Some "friends" you make are not exactly good persons. This lady here is worth -2VP. You will want to try to use an unfriend ability to get rid of her before the game ends. If you invite her to a party, she reduces your Prestige. However parties do require a specific number of guests, and sometimes they require guests of specific genders. So when you are desperate, you might have to invite her anyway, even though nobody likes her. Sacrifices to make for the greater good. 

The Play

Obsession is a pretty typical point-scoring Eurogame. The core thing you are doing is holding parties. You plan and manage your resources to be able to keep holding better and better parties. It's a bit like project management. You have to make sure all pieces fall into place and you are not missing any crucial component. Just one small mishap, and the party may have to be cancelled, or you have to switch to a less wild party. This takes some organisational and planning skills. You have to plan when to not hold a party too, so that you can reset and put all characters back into your hand. 

Players compete for the Fairchild scions. Every season (a series of four rounds) you need to focus on a particular building type if you intend to befriend the Fairchild family. Some objectives require specific buildings too. I don't think the objectives overlap (I haven't checked), so you probably don't compete directly over objective cards. It's just that sometimes others may just happen to buy a building you want. Overall there isn't much direct player interaction. You do your own parties and you have your own hand of character cards. There are a few direct attack cards. I've used one of them. But there aren't many such cards. 

By late game you will have quite many character cards. 

The buildings in the five different colours have different characteristics. The blue ones tend to give special abilities and cannot be used for parties. The purples ones usually improve Prestige. The green ones give you money. 

The Thoughts

Obsession is a BGG Top 100 game. I've heard positive comments, and I was looking forward to try it. Now that I have played it, I find it decent but not remarkable. It's a game about planning and coordination. For every party you plan, you have to make sure all the elements are ready. You have to keep outdoing yourself, increasing your Prestige, inviting more famous nobles and using more fanciful venues. There are many things which score you points, but not really many different strategies. Everyone's central strategy is holding parties. There aren't significantly different strategies to pursue. It is in the small tactics that you try to outdo your opponents. So it's an efficiency game. Do the little things well, and in the long run you win the race. That feeling of climbing the social ladder is nice. It gives you a sense of progress. I would say the theme is executed well. This is literally a party game. Ba-dum-tss!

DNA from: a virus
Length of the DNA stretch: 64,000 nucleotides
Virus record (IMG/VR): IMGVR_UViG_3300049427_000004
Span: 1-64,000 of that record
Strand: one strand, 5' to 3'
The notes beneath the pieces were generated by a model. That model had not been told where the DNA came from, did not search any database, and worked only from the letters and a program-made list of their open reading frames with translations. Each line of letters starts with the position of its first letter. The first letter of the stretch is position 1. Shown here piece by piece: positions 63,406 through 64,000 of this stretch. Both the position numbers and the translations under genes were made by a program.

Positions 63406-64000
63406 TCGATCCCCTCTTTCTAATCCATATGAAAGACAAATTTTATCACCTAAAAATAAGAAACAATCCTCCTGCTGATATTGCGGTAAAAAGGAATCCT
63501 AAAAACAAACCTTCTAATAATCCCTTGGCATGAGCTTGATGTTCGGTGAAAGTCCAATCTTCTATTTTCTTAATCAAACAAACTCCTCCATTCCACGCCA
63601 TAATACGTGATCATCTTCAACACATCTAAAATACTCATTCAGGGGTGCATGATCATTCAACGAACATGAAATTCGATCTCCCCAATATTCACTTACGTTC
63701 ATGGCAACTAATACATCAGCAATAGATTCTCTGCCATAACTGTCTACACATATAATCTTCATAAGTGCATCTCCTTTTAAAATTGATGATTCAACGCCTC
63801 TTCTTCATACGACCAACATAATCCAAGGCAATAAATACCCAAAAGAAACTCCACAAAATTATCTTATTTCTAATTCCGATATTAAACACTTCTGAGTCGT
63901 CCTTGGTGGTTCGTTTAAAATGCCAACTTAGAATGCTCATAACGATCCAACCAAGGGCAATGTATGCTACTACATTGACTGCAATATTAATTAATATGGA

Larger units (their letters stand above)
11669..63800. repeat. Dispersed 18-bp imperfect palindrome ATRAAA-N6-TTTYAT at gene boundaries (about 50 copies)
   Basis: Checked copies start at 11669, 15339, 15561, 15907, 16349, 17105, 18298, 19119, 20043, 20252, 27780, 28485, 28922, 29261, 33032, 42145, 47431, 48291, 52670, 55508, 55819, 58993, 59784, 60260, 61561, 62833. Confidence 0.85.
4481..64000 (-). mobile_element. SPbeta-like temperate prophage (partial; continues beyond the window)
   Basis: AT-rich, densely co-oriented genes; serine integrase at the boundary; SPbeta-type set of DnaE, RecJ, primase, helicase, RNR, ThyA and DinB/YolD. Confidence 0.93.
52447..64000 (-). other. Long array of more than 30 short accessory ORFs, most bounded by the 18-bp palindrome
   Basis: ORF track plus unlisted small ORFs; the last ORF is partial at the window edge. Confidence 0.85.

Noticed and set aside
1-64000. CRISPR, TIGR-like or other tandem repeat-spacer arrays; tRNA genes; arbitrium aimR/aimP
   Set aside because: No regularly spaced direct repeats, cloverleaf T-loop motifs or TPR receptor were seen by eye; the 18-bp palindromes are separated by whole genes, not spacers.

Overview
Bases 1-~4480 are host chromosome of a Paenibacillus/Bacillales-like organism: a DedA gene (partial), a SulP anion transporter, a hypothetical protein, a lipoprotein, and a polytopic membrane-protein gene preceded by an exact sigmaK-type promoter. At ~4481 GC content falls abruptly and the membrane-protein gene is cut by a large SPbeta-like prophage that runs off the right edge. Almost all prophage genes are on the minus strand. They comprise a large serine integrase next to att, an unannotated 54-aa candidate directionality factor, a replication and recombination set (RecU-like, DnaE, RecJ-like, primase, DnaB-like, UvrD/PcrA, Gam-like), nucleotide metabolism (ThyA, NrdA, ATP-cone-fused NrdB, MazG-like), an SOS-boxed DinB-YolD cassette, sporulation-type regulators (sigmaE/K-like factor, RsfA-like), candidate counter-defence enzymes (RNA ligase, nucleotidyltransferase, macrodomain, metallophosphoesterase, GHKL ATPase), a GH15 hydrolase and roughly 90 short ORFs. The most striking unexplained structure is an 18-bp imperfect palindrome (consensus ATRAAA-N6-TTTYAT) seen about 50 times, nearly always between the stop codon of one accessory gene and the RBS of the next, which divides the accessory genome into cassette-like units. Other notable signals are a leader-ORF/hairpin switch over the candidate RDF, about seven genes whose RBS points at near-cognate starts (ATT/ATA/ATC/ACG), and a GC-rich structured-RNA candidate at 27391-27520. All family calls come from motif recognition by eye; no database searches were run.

Friday 22 March 2024

boardgaming in photos: the fun in making games

A Japanese visitor to Malaysia purchased a copy of Dancing Queen. I always feel excited when I see Dancing Queen reach different countries around the world. The art for the game was done in a Japanese 90's comics style, so it is extra meaningful to see it reach the hands of a Japanese player. 

I met up with my friends from the mobile gaming company, and taught them my third game title Ali Baba and the Forty Thieves. If all goes well the game should be out by Christmas 2024. They all enjoyed the game and asked to play again after we finished the first game. That is encouraging. Edwin (2nd from left) is my designated artist for Cili Padi Games now. He has done the art for both my previous games, and will be helping me with the third one too. We met up to have him experience the game, so that it would help him think of ideas and concepts for the artwork. 

I taught Xiaozhu (right) Dancing Queen. When we met up last year he wanted to order a copy. I didn't bring enough then. I said I would certainly keep a copy for him. And then the next time we met was one year later. We should meet up more. 

TTGDMY (Tabletop Game Designers Malaysia) did an annual meeting at FnD Mindspot recently, to talk about what we wanted to do as a community. It was great to be able to meet Evan in person. He came all the way down from Penang. His games won both 1st and 2nd place at the 2023 Malaysian Boardgame Design Competition, and one of them will soon be published by LUMA. 

TTGDMY did a playtest session in Kajang on 9 Mar 2024. I tried quite a few games, but only remembered to take photos of a few. This is Haireey's wedding game. You need to invite guests, of which there are four categories - family, friends, elders and VIP's. You need to prepare services - food, music, photos and decorations. All eight elements score points in different ways.  

This is the player board. You use it to mark who you have invited and where they will be sitting. Some guests don't like sitting next to some others, and you lose points if this happens. Sorry, your elders don't want to sit next to your rowdy friends.  

Availability of services is determined by die roll.

This is Jon's ESG game, about how to be a socially responsible corporation. It's a cooperative game. You run a diamond mining company. You mine diamonds and process them. Decisions you make affect the environment and society. How do you take care of these while maintaining profitability? 

Diamonds are Forever